Kaleidoscope Juice serves a smoothie called the Immortal Machine ($7.25 for 16 ounces) that has one of the longest ingredient lists on the menu. Two lines in, after familiar items like protein powder and cacao, you may wonder, “What am I even reading?”
Ingredients like ashwagandha, wild harvested shilajit, and amla sound like they’re straight out of a science fiction novel. You’re likely to see this kind of thing outside of Kaleidoscope Juice, too; juice bars and healthy food joints all over the country are incorporating adaptogens and other herbs into their beverage offerings.
Adaptogens are herbal supplements that reportedly help the body adapt to stress. Bon Appetit magazine forecasted that adaptogens would be one of 2017’s biggest food trends (perhaps you’ve seen the pricey adaptogenic “dusts” sold online by Moon Juice, a popular juice bar in Los Angeles), but the Immortal Machine smoothie has been on the menu at Kaleidoscope since its opening in 2013.
“It’s been our winner since day one,” says Alexandra Maw, Kaleidoscope Juice owner and the smoothie's creator.
There is some back and forth over which botanicals are considered to be adaptogenic, but these are generally agreed upon by herbalists: There are roots like ashwagandha, maca, and ginseng; leafy herbs like holy basil; medicinal mushrooms like reishi, cordyceps and chaga; and even mysterious mineral substances like shilajit.
Maw says she relies on adaptogens to get her through her day as a business owner, which starts with store deliveries at 5:30 am, includes a double shift behind the counter, and ends with bookkeeping in the late evening hours. “I’m kind of an introvert, too, and I’m talking to a lot of people all day long,” says Maw. “These herbs really help me balance all that adrenaline and anxiety, and bring me a sense of well-being and peace.”
Maw says she created the Immortal Machine to be a complete meal with superfood boosts to fuel busy people like her. “We’re constantly producing cortisol, the stress hormone. That’s what adaptogens are so great at – counteracting the constant flight-or-fight mode that we’re in,” says Maw.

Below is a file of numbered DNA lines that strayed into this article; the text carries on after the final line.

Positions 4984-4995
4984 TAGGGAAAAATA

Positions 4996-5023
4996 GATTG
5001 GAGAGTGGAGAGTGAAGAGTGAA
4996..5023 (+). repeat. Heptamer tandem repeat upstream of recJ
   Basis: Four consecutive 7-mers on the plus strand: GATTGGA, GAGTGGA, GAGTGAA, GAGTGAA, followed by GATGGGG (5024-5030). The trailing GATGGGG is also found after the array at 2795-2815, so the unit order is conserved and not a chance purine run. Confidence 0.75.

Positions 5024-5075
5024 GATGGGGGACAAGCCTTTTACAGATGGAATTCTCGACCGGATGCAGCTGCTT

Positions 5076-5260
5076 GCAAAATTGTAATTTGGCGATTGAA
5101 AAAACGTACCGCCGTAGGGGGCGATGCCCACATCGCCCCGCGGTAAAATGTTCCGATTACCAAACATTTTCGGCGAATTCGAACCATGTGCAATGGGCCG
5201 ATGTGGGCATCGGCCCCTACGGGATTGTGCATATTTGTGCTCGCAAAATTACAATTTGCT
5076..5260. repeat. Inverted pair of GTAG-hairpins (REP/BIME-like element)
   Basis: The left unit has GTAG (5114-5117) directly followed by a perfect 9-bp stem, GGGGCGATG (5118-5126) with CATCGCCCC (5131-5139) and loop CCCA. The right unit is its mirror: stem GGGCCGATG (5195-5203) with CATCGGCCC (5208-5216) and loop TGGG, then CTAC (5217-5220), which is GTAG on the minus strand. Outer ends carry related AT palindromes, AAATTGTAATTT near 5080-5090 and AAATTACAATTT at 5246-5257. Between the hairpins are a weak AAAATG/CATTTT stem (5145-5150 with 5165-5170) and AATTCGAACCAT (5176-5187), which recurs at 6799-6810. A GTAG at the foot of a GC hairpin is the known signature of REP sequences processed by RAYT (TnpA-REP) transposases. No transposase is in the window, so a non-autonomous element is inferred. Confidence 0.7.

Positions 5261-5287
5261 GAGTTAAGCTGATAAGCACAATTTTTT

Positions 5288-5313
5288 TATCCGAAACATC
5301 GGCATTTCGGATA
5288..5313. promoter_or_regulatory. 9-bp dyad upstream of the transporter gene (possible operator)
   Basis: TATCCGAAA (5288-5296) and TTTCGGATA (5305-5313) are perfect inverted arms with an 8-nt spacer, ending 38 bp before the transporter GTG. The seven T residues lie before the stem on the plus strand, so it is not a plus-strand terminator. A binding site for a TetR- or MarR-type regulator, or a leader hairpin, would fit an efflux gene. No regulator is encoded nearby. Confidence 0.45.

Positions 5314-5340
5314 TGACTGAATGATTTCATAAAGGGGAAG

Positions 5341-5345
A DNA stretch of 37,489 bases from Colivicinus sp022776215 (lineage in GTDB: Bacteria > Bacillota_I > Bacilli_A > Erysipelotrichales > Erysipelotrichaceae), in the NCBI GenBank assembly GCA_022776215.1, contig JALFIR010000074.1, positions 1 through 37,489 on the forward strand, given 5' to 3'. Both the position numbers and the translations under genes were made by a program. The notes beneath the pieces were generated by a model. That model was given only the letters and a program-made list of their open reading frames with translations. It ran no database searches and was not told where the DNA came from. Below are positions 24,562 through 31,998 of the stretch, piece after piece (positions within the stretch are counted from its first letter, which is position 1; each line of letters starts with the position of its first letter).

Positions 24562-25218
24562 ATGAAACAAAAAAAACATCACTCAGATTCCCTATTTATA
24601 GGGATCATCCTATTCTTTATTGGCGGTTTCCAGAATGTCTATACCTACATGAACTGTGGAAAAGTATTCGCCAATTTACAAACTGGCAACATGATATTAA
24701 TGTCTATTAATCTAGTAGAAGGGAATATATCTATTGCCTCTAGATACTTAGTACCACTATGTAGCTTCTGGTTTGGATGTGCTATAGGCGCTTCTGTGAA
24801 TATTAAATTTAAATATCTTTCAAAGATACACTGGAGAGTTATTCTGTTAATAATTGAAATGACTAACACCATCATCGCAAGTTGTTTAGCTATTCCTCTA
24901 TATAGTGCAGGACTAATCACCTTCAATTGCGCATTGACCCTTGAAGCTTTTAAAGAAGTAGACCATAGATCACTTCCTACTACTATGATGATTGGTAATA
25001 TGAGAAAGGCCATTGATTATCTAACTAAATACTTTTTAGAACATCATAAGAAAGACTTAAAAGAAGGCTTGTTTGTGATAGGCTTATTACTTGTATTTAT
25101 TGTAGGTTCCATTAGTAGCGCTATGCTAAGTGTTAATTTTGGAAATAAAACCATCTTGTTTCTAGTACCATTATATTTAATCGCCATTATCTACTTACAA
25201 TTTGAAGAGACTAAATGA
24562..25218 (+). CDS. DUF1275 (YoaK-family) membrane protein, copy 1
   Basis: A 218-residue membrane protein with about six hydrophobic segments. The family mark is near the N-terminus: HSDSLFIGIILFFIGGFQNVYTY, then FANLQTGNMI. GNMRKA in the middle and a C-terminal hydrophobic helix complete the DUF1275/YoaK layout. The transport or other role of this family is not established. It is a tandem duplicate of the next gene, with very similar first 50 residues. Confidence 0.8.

When entering the world of herbalism, it’s important to note that you’re stepping beyond the realm of FDA verified health claims. Does ashwagandha really take the edge off after a long day? Or, does cordyceps mushroom powder help you power through a workout? You be the judge.
In the meantime, let’s walk through the botanical boosts in the Immortal Machine, adaptogenic and otherwise:
Ashwagandha: an adaptogenic herb that helps to reduce stress and anxiety
Wild Harvested Shilajit: a mineral rich sap-like biomass extracted from the Himalayan mountains
Maca: an adaptogenic root that boosts energy
Mucuna: a bean native to Africa and south Asia that reportedly boosts dopamine production, improving mood
Organic White Kidney Bean Extract: a reported “starch blocker” that aids weight loss
Amla: also known as the Indian gooseberry, an Ayurvedic super food that boosts immunity and may even aid hair growth
Maw says these wacky ingredients are becoming more and more familiar to her customers. “People are 100 percent catching on. It’s amazing,” she says.
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“Health isn’t served to you on a silver platter these days; you have to seek it out, and people really are seeking it out.”
If you’re worried that all this stuff makes the smoothie taste weird, don’t be. Banana, cacao, and protein powder flavors dominate here, with chunkier bits of cacao nibs helping out with texture and crunch. If you feel like the maca root powder won’t give you enough oomph, you can add espresso to the Immortal Machine, or you can order the Immortal Coffee, which has all the herbal boosts of its smoothie counterpart.
1 North First Street
3802 East Indian School Road
7119 East First Avenue, Scottsdale
6835 East Camelback Road, Scottsdale